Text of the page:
Presentation on theme: "Reconstruct Market Boundaries. Reconstructing Market Boundaries The first principle of blue ocean strategy is to reconstruct market boundaries to break."— Presentation transcript:
Reconstruct Market Boundaries
Reconstructing Market Boundaries The first principle of blue ocean strategy is to reconstruct market boundaries to break from the competition and create blue oceans.
Chapter Goals Are there systematic patterns? Are these patterns applicable across all types of industry sectors? Six Paths of remaking market boundaries
Red Ocean Strategy Define industry similarly and focus on being the best within it Generally accept strategic groups, and strive to stand out in the their group Focus on the same buyer group Define the scope of the products and services offered by their industry similarly Accept their industrys functional or emotional orientation Focus on the same point in timeand often on current competitive threatsin formulating strategy
Six Paths Path 1: Look Across Alternative Industries Path 2: Look Across Strategic Groups Path 3: Look Across the Chain of Buyers Path 4: Look Across Complimentary Product and Service Offerings Path 5: Look Across Functional or Emotional Appeal to Buyers Path 6: Look Across Time
Path 1 Look Across Alternative Industries Substitutes Alternatives Example: A night out!
NetJets Successful company using Fractional Jet Ownership as its blue ocean strategy For only $375,000 (plus pilot, maintenance, and other monthly costs), a corporation can own one sixteenth share of a $6 million aircraft Point to point flights Alternative Charters Favorite foods and drinks
NetJets Commercial Airlines Low Capital Cost High Travel Time Crowded airports D.C. to Sacramento 10.5 hour flight Corporate Jets High Capital Cost No layovers Small regional airports D.C. to Sacramento 5.2 hour flight
NetJets Position IndusrtyA: Traditional Airlines IndustryB: Private Corporate Jets NETJETSNETJETS
NTT DoCoMo InternetCellphones IMODEIMODE
What is I-Mode? Cell phone with Killer Apps Goal: To make an affordable I-phone!!!
Path 2: Look Across Strategic Groups Within Industries Blue Ocean Strategy is diversified through companies and their industrial make up They market themselves towards foreseeable customers of their products or services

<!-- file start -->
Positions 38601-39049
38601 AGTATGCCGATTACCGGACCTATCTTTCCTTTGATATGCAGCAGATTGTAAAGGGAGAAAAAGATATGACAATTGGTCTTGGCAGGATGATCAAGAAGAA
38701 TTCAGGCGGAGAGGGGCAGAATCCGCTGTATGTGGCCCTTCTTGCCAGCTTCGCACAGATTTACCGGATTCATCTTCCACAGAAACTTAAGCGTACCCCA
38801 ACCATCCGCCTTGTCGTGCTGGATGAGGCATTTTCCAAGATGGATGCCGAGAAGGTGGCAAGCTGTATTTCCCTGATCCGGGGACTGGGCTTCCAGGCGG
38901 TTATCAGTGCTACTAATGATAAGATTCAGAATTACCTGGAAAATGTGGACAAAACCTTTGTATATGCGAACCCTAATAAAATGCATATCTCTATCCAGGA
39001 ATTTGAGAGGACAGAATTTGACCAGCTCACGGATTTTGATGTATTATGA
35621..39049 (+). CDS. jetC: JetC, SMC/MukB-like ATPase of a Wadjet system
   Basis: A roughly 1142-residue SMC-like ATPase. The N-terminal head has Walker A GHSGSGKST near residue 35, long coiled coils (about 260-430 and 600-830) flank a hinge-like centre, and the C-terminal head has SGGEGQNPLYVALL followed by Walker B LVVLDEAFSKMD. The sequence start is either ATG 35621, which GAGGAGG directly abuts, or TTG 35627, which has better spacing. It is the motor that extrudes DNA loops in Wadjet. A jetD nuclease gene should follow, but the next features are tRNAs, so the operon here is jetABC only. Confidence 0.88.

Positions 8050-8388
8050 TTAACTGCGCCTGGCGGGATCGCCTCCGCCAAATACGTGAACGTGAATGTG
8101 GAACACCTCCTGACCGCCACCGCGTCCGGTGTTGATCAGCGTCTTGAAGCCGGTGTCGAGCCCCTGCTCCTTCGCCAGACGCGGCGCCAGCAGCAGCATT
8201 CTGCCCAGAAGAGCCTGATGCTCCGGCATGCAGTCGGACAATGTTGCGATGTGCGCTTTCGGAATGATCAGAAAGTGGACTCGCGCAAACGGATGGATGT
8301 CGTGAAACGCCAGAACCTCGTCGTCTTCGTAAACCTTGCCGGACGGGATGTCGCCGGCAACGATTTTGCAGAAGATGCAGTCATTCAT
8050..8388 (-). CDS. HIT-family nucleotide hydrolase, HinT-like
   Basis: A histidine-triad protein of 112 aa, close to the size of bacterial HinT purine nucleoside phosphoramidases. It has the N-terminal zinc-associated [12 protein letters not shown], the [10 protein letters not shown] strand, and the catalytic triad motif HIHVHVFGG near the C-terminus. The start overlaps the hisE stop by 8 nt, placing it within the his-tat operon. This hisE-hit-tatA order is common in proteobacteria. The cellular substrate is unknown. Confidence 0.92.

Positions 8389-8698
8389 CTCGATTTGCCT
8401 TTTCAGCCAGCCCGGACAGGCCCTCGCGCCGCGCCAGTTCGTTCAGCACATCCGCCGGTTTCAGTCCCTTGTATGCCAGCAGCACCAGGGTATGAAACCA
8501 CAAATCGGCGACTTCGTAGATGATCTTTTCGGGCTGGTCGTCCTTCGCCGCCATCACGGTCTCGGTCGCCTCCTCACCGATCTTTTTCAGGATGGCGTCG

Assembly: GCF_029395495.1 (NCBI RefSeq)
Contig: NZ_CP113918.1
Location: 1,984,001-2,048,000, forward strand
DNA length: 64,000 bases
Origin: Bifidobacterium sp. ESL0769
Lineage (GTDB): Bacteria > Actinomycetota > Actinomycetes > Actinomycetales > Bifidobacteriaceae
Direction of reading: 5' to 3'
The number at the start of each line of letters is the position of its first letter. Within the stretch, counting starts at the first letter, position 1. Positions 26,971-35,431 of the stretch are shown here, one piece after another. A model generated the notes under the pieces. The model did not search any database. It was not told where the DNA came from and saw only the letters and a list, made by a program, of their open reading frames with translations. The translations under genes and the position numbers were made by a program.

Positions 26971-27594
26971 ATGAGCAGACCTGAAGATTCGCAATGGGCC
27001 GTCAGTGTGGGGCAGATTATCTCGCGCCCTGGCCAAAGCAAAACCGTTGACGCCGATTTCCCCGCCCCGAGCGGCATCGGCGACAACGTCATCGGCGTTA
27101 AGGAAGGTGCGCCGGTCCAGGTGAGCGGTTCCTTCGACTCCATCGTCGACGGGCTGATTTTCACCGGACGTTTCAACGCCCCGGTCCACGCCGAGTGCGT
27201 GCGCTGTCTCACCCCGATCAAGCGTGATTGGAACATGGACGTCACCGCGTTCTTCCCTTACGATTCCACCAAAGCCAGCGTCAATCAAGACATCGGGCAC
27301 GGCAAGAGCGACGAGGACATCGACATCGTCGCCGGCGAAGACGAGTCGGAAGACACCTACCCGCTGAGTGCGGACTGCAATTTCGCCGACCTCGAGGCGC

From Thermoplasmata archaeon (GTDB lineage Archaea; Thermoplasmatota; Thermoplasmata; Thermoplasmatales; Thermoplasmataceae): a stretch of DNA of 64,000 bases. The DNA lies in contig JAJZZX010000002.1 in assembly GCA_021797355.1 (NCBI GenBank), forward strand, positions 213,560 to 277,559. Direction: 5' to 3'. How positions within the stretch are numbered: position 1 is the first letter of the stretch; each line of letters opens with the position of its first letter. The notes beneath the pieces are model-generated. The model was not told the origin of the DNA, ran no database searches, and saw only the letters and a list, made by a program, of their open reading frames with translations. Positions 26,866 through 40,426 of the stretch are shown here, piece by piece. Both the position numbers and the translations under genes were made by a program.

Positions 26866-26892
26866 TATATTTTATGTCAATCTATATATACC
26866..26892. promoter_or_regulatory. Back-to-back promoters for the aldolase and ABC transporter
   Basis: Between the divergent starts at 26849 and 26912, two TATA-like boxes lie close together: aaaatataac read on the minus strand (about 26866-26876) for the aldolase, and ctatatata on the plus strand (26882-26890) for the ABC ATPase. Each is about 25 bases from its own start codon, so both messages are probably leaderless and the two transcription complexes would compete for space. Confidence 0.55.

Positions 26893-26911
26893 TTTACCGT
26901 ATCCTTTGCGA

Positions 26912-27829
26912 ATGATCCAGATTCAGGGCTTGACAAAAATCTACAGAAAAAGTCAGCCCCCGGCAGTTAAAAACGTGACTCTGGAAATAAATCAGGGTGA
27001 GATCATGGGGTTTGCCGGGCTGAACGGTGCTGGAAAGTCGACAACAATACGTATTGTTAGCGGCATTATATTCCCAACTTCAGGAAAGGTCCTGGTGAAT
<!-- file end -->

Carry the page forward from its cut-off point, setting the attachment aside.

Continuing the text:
Example Businesses Curves is a womens fitness business that has flourished. They target the women who have the thought of staying healthy yet arent the highest motivated. Located to be easily visited No men around Machines in positions to motivate socializing Machines suite womens preferances full range aerobic and strength training machines, juice bar, instructors, locker room (shower, sauna)
Examples Ralph high fashion with no fashion luxury Toyotas Lexus-high end Mercedes, BMW, and Jaguar at a price closer to the lower-end Cadillac and Lincoln Sony with the Sony Walkman-appealed to people working out and commuters Champion Enterprises- prefabricated houses that were cheap and allowed for the lower income to participate in living- appealed to wide variety
Best Buy They marketed themselves as a large electronic business with great customer service They labeled themselves with the Geek Squad Able to help out customers with anything electronic to installing electronics in vehicles
Path 3: Look Across the Chain of Buyers Purchasers of a product can be different from users and influencers Groups can overlap, have different definitions of value Corporate user vs. consumer user
Path 3: Look Across the Chain of Buyers Bloomberg in the online financial industry Previously dominated by Reuters and Telerate Focused on purchasers – IT managers, who valued their standardized programs that made their lives easier Bloomberg focused on the users, traders and analysts Easy terminals and keyboards, two panel monitors, built in analytic capability Added ways for analysts to purchase items to enhance their personal lives
Path 4: Look Across Complementary Product and Service Offerings Few services are used in a vacuum. In most cases, other products and services affect their value Movie theaters Ease and cost of getting a babysitter and parking the car affect the perceived value of going to the movies Think about what happens before, during, and after your product is used